Rumors of officials "lying" to the world, Ebola transmitting via "airborne route", and "pandemic potential" persist. With the rise in case counts is the paralleled rise in rumor. CIDRAP has played this game, as has Laurie Garrett, with spread to peripheral figures in Ebola response who have often had no formal training in medicine or research... but were proximal to historic outbreak sites.
It is truly amazing to watch the Suspectible-Exposed-Infected-Recovered (SEIR) dynamic of meme transmission.
It is well known that people with an anxious disposition (i.e. clinical depression or anxiety) are often psychologically vulnerable in the context of crises and disasters. They are quite suspectible to the transmission of memes such as we are actively seeing. Unfortunately, many of the susceptible include members of our front line medical community.
What is also interesting is the fight that meme vectors put up when confronted. Like a wild animal in a corner.
But time to point out a few pieces of data:
- Meme spread effected the UN Special Representative in his comments to European press about his concerns for Ebola being "airborne".
- The UN subsequently issued a public clarification of the Special Representative's comments.
- Then, the World Health Organization was compelled to issue a clear statement regarding the transmission of Ebola.
We have deliberately made a few controversial posts here on this blog to highlight a few facts:
- To point out we are indeed dealing with a heavily mutated Ebola virus, and yes it is present in Dallas, TX and Spain right now.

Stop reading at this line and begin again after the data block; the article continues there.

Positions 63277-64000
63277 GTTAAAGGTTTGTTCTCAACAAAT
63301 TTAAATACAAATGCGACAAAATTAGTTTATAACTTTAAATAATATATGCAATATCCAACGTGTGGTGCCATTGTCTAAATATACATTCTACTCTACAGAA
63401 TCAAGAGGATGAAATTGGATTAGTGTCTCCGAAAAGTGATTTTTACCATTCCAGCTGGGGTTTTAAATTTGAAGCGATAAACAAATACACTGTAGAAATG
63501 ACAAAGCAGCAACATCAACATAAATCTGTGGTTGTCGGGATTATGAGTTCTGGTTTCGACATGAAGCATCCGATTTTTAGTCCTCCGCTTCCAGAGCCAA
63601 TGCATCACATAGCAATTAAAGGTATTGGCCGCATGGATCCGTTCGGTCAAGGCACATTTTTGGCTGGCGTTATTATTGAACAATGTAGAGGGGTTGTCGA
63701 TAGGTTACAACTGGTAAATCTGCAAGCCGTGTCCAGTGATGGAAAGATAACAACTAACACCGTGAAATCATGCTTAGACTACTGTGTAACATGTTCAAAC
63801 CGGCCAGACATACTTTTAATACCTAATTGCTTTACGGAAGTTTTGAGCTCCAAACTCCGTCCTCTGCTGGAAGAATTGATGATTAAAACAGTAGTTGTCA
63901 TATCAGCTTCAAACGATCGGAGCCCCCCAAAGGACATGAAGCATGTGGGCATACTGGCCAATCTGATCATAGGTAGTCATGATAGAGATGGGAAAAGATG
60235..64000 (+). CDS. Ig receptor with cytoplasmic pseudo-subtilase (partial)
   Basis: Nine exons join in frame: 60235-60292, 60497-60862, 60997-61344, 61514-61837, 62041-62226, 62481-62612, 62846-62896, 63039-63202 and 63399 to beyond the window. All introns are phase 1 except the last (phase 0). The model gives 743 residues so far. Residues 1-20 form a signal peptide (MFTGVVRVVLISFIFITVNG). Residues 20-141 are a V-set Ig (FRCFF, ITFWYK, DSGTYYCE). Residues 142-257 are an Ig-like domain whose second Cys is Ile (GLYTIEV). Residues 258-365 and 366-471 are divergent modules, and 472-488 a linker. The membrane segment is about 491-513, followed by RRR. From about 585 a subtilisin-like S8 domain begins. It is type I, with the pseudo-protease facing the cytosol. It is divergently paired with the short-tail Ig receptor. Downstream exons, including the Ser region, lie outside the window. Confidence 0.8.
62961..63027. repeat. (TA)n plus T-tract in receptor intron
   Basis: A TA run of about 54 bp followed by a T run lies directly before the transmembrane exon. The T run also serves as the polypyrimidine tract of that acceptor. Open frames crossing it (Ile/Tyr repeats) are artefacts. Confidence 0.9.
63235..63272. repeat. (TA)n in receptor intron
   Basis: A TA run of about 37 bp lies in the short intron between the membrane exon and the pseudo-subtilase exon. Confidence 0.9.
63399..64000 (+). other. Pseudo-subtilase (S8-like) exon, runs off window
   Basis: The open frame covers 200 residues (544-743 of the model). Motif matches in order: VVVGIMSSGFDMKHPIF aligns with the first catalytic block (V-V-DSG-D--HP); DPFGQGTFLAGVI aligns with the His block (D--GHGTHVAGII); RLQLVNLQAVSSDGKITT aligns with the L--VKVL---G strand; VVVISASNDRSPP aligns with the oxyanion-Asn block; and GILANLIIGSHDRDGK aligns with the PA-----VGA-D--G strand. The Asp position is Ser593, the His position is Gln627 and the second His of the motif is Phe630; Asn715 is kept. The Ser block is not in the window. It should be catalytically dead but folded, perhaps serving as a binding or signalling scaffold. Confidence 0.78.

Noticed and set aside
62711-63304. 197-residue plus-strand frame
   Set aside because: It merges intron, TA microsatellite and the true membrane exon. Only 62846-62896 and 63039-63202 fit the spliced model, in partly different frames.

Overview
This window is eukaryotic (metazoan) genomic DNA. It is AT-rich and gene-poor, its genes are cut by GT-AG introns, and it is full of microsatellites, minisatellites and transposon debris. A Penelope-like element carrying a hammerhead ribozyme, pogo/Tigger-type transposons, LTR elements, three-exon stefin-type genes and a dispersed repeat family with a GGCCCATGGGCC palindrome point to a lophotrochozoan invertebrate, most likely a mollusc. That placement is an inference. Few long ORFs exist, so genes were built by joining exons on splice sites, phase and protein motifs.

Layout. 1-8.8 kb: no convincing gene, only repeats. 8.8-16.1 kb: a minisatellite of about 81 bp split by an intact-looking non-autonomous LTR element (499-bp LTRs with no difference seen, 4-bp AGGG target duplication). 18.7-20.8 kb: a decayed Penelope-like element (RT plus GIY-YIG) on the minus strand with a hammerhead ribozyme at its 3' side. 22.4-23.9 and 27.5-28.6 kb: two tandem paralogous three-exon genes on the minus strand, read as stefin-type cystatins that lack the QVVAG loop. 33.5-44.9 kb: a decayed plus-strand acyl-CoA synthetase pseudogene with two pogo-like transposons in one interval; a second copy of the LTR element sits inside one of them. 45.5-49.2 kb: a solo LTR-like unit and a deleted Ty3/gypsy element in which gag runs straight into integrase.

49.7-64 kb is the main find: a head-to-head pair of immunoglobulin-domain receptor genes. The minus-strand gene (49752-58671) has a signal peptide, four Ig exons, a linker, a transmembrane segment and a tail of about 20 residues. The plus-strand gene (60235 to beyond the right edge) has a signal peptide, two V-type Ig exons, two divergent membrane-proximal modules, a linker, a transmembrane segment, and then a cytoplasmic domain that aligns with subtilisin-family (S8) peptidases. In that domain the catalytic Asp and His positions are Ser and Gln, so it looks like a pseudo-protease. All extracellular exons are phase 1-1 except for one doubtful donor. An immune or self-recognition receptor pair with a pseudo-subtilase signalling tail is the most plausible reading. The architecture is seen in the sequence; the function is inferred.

- However, we are not observing unusually high or aggressive transmission of Ebola virus in either location to-date. Admittedly too premature to tell, but we note we are at Day 10/11 post-exposure in the case of Dallas. We are currently departing the "sweet spot" of virus incubation which occurs at 7-10 days. We expect identification of 2 or less of the core contact list seroconverting.
Time for people to calm down and exert professionalism. Time for people to critically review the source of hyperbole and hype, checking for the following characteristics in the source:
- Is this media speculation?
- Does the source of the information have any formal training?
- Does the source have specific experience in Ebola research or ground operations?
- What is the source's track record of statements? Are they often proven correct?
- What potential Conflicts of Interest does the source have such as industry funding or sales as a driver?
In a society where information is so freely available and moving quickly, it is difficult to pause for a moment and consider the validity of what is being said. Failure to do so enables transmission of the "Other Ebola": the highly infectious meme of fallacy.